That includes former head coaches Casey Walraven and Aubrey Sims, as well as former key standout players such as (but not limited to) Caleb Armstrong, Ryan Breton, Logan Breton, Cameron Cochran, Jared Cochran, Earnest Crownover III, Kamron English, Tyler Fauver, Reid Golson, Colby Lee, Jordan Martinez, E.J. Perrin, Josh Russell, Davis Scarborough, Zach Smith, Daniel Spencer, Brayan Villa, David Villa, and many, many others.

What’s even more crazy to realize is, as phenomenal as a 103-24 record is and as incredible as back-to-back state titles are, the Zebras were a play here or there away from possibly having even more hardware in their trophy case.

In Brad Davis’ first year at the helm in 2017, the Zebras were rolling along into the state quarterfinals and a rematch with district foe Kemp. Grandview’s offense went ice cold in the second half, unable to get just ONE play needed to take a lead, as the Zebras fell 13-10, only two games shy of the championship. 

The Zebras moved the ball into the red zone multiple times in the second half but were unable to finish drives, falling by a mere three points, despite Grandview’s defense holding Kemp to zero total yards in the second half. It didn’t help that Crownover — the All-Johnson County MVP that year — was playing with a nagging injury that limited his explosiveness.

In 2015, Grandview faced three-time defending state champion Cameron Yoe in the third round in what was arguably a matchup between the two best 3A DI teams in the state that year. 

The Zebras had a couple of tough calls go against them in a close second half — one where all-state quarterback Zach Smith was pushed backwards about 10 yards before losing a fumble, after no forward progress was called. A few plays later, Cameron Yoe fumbled and the Zebras recovered, only for officials to rule the player was down by contact (it was a clear fumble on the replay shown on the TVs inside Waco ISD Stadium’s press box). Less than a minute later, the Yoemen scored a touchdown for a two-score advantage late in the game.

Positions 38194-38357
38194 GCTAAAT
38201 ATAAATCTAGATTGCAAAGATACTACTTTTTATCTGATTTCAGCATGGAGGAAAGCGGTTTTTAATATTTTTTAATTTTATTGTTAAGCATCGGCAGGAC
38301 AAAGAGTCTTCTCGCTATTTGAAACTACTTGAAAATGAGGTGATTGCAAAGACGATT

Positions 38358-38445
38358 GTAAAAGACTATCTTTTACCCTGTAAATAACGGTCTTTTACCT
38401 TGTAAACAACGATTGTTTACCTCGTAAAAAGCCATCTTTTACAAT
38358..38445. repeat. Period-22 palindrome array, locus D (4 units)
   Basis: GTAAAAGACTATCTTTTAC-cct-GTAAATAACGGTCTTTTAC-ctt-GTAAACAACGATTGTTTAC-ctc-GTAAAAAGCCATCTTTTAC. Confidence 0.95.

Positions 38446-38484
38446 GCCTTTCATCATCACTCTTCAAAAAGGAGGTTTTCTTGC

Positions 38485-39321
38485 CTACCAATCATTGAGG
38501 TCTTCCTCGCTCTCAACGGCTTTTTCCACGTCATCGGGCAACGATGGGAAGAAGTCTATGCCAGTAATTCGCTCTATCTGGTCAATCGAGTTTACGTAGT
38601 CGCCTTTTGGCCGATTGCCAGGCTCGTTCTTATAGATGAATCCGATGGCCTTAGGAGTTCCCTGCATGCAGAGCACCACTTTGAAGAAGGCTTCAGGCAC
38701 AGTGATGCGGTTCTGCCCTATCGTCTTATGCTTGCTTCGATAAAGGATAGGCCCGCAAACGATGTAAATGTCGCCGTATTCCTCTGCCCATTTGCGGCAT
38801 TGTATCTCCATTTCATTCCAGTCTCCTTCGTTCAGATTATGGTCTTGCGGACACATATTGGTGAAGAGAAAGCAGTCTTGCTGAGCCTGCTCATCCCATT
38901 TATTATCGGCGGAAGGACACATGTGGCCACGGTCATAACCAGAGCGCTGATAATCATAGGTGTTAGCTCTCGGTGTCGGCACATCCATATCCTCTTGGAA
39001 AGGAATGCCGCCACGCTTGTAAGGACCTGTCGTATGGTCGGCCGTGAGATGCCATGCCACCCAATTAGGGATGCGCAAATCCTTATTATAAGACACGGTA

The Yoemen went on to make their fourth straight appearance in the state title game, where Cameron Yoe held an early lead over Brock before the Yoemen’s all-state running back was knocked out of the game with injury, and Brock was able to come from behind to win the title.

So, you see, a couple of plays or calls or breaks here and there, and Grandview could be sitting tops in the state this decade. But even though Grandview came up short in those instances, the Zebras persevered through those tough losses and strived even harder the following years, helping lead this current group of Zebras to hoisting the state hardware each of the past two years.

As Ebner said, this special run was years in the making, and the numbers and wins over the past decade are tangible proof of that.

It hasn’t only been football — the Zebras and Lady Zebras have been so close in boys basketball, girls basketball, baseball, and softball this decade. And as Grandview High School Principal Kirby Basham said on Friday, “I think there’s more championships to come in the future because of this. The hardest one to win is the first one.”

A.J. Crisp is in his eighth year of covering sports for the Times-Review. He can be reached by email at sports@trcle.com or phone at 817-645-2441, ext. 2334.